Vectrus, Inc. (NYSE:VEC) shareholders will doubtless be very grateful to see the share price up 32% in the last quarter. But that doesn’t change the fact that the returns over the last year have been less than pleasing. The cold reality is that the stock has dropped 29% in one year, under-performing the market.
To quote Buffett, ‘Ships will sail around the world but the Flat Earth Society will flourish. There will continue to be wide discrepancies between price and value in the marketplace…’ One imperfect but simple way to consider how the market perception of a company has shifted is to compare the change in the earnings per share (EPS) with the share price movement.
Unhappily, Vectrus had to report a 42% decline in EPS over the last year. The share price fall of 29% isn’t as bad as the reduction in earnings per share. So the market may not be too worried about the EPS figure, at the moment — or it may have expected earnings to drop faster.
The image below shows how EPS has tracked over time (if you click on the image you can see greater detail).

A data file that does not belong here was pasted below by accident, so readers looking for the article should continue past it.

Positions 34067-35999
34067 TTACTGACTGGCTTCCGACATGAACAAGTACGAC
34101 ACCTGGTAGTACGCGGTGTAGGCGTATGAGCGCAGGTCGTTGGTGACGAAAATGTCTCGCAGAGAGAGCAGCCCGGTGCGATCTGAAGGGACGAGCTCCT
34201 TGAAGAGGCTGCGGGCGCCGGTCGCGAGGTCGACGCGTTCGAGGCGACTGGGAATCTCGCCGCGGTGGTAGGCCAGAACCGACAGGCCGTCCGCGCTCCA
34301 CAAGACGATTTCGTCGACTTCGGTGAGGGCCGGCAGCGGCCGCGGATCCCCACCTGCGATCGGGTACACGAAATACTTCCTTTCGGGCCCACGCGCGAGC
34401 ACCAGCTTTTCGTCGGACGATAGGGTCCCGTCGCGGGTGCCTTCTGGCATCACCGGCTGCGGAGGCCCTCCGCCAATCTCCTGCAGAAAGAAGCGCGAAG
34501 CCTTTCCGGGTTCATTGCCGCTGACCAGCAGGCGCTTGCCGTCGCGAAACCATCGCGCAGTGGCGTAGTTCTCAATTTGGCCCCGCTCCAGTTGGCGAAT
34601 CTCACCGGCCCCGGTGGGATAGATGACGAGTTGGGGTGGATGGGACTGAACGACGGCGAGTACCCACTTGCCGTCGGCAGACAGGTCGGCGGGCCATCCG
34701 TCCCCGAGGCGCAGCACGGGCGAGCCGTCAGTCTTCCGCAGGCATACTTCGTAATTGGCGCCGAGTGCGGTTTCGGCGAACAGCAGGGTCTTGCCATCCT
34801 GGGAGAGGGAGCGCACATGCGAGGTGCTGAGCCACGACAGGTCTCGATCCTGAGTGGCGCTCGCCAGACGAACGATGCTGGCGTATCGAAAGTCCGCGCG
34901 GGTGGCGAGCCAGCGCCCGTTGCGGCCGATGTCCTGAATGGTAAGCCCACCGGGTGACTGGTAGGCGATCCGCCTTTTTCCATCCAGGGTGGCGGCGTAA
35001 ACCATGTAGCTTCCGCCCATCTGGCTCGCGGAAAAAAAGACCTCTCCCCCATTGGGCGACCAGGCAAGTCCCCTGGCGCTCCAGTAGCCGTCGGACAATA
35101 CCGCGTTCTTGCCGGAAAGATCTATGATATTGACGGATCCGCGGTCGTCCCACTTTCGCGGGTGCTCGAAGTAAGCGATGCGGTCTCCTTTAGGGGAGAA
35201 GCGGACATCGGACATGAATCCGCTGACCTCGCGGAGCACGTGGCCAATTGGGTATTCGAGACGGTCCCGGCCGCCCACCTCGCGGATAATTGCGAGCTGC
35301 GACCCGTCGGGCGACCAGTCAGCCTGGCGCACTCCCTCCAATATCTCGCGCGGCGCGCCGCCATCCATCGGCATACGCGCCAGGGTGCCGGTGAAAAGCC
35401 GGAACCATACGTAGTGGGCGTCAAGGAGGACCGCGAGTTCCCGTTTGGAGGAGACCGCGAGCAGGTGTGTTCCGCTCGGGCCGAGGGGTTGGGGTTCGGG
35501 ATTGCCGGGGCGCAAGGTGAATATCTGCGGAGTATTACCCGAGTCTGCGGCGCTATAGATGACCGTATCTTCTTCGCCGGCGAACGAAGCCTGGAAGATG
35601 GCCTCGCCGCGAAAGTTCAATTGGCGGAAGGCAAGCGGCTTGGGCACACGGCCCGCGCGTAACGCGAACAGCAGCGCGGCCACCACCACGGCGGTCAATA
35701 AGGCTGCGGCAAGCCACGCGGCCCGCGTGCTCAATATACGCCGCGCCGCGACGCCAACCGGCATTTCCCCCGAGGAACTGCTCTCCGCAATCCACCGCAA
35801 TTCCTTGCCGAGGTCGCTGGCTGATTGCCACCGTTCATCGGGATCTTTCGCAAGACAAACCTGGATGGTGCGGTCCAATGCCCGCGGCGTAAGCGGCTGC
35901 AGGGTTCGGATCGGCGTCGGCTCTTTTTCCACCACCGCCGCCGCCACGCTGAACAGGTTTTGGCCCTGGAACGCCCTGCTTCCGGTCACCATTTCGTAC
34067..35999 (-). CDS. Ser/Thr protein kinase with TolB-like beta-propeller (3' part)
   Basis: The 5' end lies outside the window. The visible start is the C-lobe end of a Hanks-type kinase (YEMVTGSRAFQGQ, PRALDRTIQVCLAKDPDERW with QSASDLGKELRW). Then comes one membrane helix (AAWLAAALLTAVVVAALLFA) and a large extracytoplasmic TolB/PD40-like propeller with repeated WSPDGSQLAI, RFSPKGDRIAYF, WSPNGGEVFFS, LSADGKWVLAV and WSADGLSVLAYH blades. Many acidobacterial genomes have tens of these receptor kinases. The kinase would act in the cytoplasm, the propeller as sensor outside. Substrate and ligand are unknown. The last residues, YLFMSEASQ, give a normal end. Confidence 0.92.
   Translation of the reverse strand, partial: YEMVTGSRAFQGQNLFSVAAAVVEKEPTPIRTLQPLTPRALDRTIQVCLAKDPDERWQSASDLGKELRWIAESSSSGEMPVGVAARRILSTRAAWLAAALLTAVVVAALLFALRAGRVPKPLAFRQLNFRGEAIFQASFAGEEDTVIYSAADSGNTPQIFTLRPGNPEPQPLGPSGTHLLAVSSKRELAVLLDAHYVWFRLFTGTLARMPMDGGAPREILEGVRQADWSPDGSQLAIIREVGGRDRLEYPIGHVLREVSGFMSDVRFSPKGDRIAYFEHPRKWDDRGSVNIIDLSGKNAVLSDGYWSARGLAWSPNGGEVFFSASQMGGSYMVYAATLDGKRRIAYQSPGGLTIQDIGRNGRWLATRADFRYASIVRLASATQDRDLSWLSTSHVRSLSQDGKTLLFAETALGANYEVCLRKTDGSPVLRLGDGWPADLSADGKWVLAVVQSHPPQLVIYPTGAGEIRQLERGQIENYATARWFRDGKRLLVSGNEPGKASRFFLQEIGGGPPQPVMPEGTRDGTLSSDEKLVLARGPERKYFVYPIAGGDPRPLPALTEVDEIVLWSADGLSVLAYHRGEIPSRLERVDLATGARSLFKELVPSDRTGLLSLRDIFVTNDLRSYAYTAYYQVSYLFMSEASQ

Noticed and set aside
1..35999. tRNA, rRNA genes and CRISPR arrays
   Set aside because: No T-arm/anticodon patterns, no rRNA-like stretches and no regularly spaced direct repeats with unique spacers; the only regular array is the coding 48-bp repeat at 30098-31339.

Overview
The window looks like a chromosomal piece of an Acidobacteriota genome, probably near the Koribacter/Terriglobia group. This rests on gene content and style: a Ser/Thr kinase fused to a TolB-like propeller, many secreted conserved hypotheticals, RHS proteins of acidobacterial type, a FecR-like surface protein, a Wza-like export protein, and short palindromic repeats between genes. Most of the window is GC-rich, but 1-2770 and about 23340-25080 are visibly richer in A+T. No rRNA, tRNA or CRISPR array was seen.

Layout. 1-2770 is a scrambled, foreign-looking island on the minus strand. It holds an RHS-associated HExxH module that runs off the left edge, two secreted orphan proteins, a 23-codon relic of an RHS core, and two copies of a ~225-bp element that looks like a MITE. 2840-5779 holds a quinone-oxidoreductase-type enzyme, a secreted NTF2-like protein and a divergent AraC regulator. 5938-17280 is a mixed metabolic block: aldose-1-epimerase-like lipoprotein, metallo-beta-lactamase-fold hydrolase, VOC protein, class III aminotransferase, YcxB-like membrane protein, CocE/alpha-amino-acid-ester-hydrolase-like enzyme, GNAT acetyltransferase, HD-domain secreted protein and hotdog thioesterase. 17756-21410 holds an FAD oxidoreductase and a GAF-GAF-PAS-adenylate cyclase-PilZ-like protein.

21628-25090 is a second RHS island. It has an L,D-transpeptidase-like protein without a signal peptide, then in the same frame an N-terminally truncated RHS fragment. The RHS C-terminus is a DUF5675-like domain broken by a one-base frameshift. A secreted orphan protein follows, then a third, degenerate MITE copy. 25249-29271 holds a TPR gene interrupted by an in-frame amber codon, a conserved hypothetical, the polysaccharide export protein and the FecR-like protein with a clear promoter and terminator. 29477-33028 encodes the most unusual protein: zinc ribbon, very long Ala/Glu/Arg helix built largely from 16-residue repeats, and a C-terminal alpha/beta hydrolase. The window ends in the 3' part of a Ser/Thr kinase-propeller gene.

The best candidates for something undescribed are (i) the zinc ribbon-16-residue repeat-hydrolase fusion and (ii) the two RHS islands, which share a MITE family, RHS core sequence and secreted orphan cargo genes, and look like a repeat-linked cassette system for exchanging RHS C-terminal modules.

We like that insiders have been buying shares in the last twelve months. Even so, future earnings will be far more important to whether current shareholders make money. Dive deeper into the earnings by checking this interactive graph of Vectrus’s earnings, revenue and cash flow.
A Different Perspective
Vectrus shareholders are down 29% for the year, but the broader market is up 5.6%. However, keep in mind that even the best stocks will sometimes underperform the market over a twelve month period. Fortunately the longer term story is brighter, with total returns averaging about 7.3% per year over three years. The recent sell-off could be an opportunity if the business remains sound, so it may be worth checking the fundamental data for signs of a long-term growth trend. Investors who like to make money usually check up on insider purchases, such as the price paid, and total amount bought. You can find out about the insider purchases of Vectrus by clicking this link.
If you like to buy stocks alongside management, then you might just love this free list of companies. (Hint: insiders have been buying them).Please note, the market returns quoted in this article reflect the market weighted average returns of stocks that currently trade on US exchanges.
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If you spot an error that warrants correction, please contact the editor at firstname.lastname@example.org. This article by Simply Wall St is general in nature. It does not constitute a recommendation to buy or sell any stock, and does not take account of your objectives, or your financial situation. Simply Wall St has no position in the stocks mentioned. Thank you for reading.